The weekly round up of film reviews continues, courtesy of James Bryan...
This week the chosen one returns as James Bond in Quantum of Solace. Although you probably already knew that having endured the mountain of media coverage, special supplements and product placement that accompanies any new Bond film. Give that marketing team an Oscar! Bond is as critically bullet-proof as a film can be and the actual reviews of the film have an air of disappointment about them. As Peter Bradshaw says in his 3-star Guardian review, 'I have to confess that this second Bond adventure disappointed me a little: it's not nearly as smart as Craig's debut. There is not much storyline or romance.'
The consensus seems to be that Craig delivers phenomenally as Bond and is as ‘sadistically efficient as in his debut’ (The Times) but the film itself is too mired in it’s own sense of self-worth and seriousness. Pierce Brosnan might have taken Bond into the outer extremes of self-parody but surely there’s room for a few wry quips and gadgets otherwise it’s just Bourne by another name. As The Independent says: 'The editing is whip-sharp, the pace is breakneck, the adrenalin is flowing. The one tiny fly in the ointment is that we've seen it done before, and done better, by Matt Damon sprinting over the rooftops of Tangiers in The Bourne Ultimatum.'
The Times has an obsession with Bond that borders on the pathological even though the actual review is only 3-star. The verdict is that ‘This instalment of the Bond franchise is lean, mean and all about the action. And, to give it credit, the action sequences are well executed.’ However again there is a feeling of wasted opportunity:
Where are the scenes that give us a glimpse of Bond the man rather than the ruthless killing machine? Where is the note of bruised vulnerability that underscored Craig’s performance in Casino Royale? Where are the loaded conversational battles of wit that allowed the audience – and Vesper Lynd – to really get under 007’s skin?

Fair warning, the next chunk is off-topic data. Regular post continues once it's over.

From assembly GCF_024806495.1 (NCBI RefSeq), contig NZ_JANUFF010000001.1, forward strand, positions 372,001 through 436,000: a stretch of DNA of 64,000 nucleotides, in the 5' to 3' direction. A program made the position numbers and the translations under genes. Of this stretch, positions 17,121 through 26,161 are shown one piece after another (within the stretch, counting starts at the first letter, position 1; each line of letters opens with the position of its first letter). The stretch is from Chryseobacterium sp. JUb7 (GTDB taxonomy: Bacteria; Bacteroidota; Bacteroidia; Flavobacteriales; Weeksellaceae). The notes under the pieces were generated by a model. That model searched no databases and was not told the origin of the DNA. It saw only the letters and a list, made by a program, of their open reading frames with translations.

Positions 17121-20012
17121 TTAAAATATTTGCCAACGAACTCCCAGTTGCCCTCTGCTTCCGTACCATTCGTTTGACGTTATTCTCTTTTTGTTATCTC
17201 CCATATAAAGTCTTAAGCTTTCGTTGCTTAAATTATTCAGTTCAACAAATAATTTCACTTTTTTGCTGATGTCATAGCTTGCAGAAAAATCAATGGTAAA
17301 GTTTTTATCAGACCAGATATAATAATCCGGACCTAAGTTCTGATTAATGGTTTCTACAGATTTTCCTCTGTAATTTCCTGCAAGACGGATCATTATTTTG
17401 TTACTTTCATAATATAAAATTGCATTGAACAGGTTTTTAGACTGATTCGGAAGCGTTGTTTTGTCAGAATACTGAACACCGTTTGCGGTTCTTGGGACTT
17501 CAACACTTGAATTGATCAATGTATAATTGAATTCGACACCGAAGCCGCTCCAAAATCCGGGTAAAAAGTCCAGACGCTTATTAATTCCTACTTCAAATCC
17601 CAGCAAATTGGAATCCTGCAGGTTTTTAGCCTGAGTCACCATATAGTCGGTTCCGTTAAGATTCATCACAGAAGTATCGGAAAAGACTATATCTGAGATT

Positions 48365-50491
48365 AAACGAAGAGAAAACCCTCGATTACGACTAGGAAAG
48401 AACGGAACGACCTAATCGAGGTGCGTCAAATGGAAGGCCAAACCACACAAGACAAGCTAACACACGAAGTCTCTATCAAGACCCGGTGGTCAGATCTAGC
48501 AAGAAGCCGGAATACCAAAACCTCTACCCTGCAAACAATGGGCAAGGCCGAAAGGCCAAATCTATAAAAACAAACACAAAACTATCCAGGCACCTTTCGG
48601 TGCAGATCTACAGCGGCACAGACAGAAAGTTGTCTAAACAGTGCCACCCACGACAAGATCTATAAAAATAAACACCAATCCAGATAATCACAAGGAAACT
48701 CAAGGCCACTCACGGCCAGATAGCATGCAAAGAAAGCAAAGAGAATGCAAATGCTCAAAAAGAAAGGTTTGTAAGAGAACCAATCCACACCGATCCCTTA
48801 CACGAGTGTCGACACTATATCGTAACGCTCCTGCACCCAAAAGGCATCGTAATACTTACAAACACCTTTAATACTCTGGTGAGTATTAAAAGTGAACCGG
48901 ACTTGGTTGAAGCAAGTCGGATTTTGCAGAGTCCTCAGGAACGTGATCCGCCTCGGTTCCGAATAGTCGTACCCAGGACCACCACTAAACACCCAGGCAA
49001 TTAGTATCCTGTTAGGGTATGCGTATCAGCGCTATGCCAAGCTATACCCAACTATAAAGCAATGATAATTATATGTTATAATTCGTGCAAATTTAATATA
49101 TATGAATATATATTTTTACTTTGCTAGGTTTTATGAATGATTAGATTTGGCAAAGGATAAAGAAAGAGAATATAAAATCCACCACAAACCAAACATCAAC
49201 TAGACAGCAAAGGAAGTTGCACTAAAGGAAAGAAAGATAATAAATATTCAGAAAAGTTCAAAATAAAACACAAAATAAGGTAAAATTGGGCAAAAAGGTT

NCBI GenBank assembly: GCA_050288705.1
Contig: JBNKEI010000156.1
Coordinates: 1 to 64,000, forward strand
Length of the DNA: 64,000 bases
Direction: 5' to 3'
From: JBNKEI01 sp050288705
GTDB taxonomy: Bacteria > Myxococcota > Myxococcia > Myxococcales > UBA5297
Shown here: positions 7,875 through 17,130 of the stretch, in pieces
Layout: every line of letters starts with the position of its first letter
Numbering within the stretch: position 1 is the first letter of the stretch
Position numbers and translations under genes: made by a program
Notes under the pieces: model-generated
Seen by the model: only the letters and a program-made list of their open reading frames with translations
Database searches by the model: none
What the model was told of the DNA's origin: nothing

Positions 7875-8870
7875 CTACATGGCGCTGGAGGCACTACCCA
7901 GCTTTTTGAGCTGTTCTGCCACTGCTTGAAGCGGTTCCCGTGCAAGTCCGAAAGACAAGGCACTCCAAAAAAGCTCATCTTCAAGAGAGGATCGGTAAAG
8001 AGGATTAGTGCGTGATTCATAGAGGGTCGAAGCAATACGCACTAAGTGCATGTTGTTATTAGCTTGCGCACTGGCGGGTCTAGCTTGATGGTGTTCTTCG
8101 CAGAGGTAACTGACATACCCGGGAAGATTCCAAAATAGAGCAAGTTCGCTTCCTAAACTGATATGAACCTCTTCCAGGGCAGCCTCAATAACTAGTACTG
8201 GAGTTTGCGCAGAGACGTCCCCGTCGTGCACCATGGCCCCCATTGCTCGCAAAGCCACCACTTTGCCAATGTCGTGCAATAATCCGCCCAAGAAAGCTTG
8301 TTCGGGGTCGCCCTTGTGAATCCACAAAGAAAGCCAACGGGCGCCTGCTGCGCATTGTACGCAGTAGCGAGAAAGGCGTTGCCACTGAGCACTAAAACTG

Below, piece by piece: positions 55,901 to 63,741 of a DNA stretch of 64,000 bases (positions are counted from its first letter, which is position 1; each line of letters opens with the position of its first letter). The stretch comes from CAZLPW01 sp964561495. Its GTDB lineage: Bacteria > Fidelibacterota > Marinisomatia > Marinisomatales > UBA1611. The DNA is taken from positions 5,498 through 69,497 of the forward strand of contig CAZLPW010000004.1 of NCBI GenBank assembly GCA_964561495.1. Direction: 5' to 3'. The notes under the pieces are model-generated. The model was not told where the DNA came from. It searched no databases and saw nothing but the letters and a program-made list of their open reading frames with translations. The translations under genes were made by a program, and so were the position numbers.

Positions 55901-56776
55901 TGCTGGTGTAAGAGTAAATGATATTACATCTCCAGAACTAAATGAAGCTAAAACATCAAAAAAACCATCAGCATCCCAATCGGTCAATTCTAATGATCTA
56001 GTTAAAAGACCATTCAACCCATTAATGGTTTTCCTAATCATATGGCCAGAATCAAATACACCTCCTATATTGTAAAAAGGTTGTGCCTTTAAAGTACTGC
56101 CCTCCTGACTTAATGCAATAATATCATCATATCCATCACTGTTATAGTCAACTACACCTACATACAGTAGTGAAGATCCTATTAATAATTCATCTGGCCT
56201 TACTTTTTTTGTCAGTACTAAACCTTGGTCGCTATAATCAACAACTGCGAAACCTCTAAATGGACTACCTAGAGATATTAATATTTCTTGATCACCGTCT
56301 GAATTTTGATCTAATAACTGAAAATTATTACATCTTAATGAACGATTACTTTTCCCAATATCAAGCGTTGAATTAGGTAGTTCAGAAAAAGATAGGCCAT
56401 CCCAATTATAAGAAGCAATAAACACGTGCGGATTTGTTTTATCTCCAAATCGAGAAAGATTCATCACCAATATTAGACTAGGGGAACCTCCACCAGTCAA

It all seems coldly efficient and corporate sounding or as The Independent puts it, '"the thrills" spring off the screen with such mechanical efficiency and metronomic regularity that you could almost set your watch by them.’ Presumably your Omega watch that is because the other feature of modern Bond is the distractingly ridiculous amount of product placement. The Times is annoyed: 'Product placement may be a fact of life in big-budget film production but it’s ugly, crass and it devalues the artistic merits of the finished film.'
So overall, Quantum of Solace isn’t a disaster but the franchise needs to move forward and have a sense of identity after Casino Royale. As Peter Bradshaw says, 'Quantum of Solace isn't bad, but from now on, Craig's Bond has to be a real character with something real at stake, however absurd. Otherwise we're going to return to the franchise production line. That would be an awful shame.'